Dan Kim graduated from Tufts University in 2013 with a B.A. in Clinical Psychology and Child Development. During his second year at Tufts, Dan worked as a Research Assistant under Dr. Gina Kuperberg in her lab investigating psycholinguistic differences in individuals with schizophrenia. He continued on to study abroad in Madrid and intern at the Pediatric Psychopharmacology Unit at MGH as a senior. From his experiences, he has become particularly interested in addressing mental healthcare discrepancies in sexual and ethnic minorities as well as mindfulness and imaging. At the end of his two years at the Depression Clinical and Research Program, Dan hopes to pursue a graduate degree in clinical psychology.
Katie Meade graduated from Bates College in 2014 with a B.A. in psychology and a minor in Spanish. As an undergraduate, she served as a research assistant for Dr. Su Langdon, investigating hard alcohol consumption in college students. She also worked as a teaching assistant for a Health Psychology course. She spent time as an intern in the InShape Division at the Mental Health Center of Greater Manchester in Manchester, NH, which assists mentally ill adults by offering nutritional counseling and personal training aimed at improving daily functioning and overall health. Katie completed a year-long senior thesis that investigated the relationship between self-efficacy and performance satisfaction both in first time mothers and in college students. After her time at the DCRP, Katie plans to pursue a graduate degree in clinical psychology.
Susannah Parkin graduated from Hamilton College in May 2013 with a B.A. in Psychology and a minor in Sociology. As an undergraduate, she worked as a teaching assistant for a Psychology Statistics/Research Methods course and a Social Cognition Lab course. The summer after her sophomore year, Susannah interned at the Stuttering Foundation of America. She spent the fall semester of her junior year at the New England Center for Children working with students with autism and related disorders and the spring semester in Vietnam where she researched local services for children with autism. As a research assistant in Hamilton’s psychology department, Susannah helped develop and conduct a study examining defensive self-esteem and vigilance to socially threatening cues. As a senior, she expanded on this project and completed a thesis examining the role of self-awareness in rationalization among people with defensive and secure self-esteem under the guidance of Professor Jennifer Borton. At the end of her two years at the DCRP, Susannah plans to pursue graduate school in clinical psychology.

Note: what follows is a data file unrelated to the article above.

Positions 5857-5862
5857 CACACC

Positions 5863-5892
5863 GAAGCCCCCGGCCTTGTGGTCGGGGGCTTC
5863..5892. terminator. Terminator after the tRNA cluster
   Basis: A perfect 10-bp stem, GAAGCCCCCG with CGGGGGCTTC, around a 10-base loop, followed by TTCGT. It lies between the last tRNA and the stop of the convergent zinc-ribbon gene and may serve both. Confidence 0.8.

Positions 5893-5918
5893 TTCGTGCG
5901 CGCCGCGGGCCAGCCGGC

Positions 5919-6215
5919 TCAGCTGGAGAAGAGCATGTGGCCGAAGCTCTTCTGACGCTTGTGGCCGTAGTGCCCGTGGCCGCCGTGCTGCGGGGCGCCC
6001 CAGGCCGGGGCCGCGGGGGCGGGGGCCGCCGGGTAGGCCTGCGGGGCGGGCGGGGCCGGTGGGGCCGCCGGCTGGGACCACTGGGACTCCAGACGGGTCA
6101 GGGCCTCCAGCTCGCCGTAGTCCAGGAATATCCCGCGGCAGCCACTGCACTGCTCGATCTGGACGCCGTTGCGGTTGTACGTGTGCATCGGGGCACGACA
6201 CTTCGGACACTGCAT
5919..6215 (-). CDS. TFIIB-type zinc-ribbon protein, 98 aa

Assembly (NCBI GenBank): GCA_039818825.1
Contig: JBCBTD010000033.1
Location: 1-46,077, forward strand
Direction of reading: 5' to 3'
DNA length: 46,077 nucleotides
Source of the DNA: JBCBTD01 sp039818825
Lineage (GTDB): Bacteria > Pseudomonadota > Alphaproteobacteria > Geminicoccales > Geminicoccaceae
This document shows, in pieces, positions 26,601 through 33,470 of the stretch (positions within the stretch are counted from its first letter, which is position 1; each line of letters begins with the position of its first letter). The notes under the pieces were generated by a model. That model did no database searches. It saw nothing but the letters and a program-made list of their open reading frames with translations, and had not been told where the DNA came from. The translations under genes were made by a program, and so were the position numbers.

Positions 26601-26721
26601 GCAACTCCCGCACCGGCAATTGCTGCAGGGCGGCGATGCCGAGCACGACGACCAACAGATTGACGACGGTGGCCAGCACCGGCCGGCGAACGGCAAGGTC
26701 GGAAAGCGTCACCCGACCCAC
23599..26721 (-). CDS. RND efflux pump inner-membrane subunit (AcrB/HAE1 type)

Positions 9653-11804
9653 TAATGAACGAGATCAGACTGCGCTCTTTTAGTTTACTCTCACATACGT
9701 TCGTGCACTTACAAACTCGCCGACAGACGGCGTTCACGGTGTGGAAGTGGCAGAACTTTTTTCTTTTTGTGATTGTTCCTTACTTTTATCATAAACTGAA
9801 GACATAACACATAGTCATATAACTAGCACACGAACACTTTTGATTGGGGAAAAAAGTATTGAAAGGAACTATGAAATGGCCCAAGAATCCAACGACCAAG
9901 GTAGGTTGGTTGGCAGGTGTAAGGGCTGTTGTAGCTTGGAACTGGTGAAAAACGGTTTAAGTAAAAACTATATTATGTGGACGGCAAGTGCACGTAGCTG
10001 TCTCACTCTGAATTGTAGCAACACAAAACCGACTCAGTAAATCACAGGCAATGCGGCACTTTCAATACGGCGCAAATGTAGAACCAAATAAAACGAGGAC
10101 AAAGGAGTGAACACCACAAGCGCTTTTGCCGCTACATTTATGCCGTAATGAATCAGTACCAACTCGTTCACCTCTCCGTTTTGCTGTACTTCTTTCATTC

Sam Petrie graduated from Yale University in 2014 with a B.S. in Psychology. As an undergraduate, he worked as a research assistant in Yale’s Depression and Cognition Program and at the Yale School of Management behavioral lab. He also worked as an executive editor of the Yale Review of Undergraduate Research in Psychology and as a Walden peer counselor. During his junior and senior years, Sam interned at the Benhaven School for students with Autism and at Fellowship Place, a community center for adults suffering from psychiatric disorders. As a senior, he completed a thesis under Dr. Susan Nolen-Hoeksema and Dr. John Dovidio investigating the influence of contextual factors on emotion regulation. After his two years at the DCRP, Sam plans to pursue either medical school or a PhD in clinical psychology.
Michaela Swee graduated from Wesleyan University in December 2011 with a B.A. in Psychology. During her undergraduate studies, Michaela worked in three labs exploring cognitive development under Dr. Anna Shusterman, social psychology under Dr. Clara Wilkins, and eating disorders research under Dr. Ruth Striegel Weissman, and served as a teaching assistant for Social Psychology taught by Dr. Scott Plous. She also worked at NYU’s Program for Survivors of Torture at Bellevue Hospital under Dr. Andrew Rasmussen and assisted in conducting investigational psychopharmacological research in depression and schizophrenia at Hartford Hospital’s Institute of living under the supervision of Dr. Jennifer Higgins. During her undergraduate career at Wesleyan, Michaela spent a majority of her time volunteering at Whiting Forensic Institute, the maximum security unit of Connecticut Valley Hospital, where she co-led art therapy sessions with criminal defendants deemed not guilty by reason of insanity. Michaela Continues to serve as Head Teaching Assistant for a nearly 200,000 student MOOC (Massive Open Online Course) on Social Psychology taught by Professor Scott Plous, which serves to bring cost free education to individuals of diverse socioeconomic backgrounds from all corners of the world. After her year at the DCRP, Michaela plans to pursue a PhD in clinical psychology, focusing on anxiety and depression comorbidity in adults, and investigating new ways to augment traditionally accepted means of treatment with various forms of art and expressive therapies.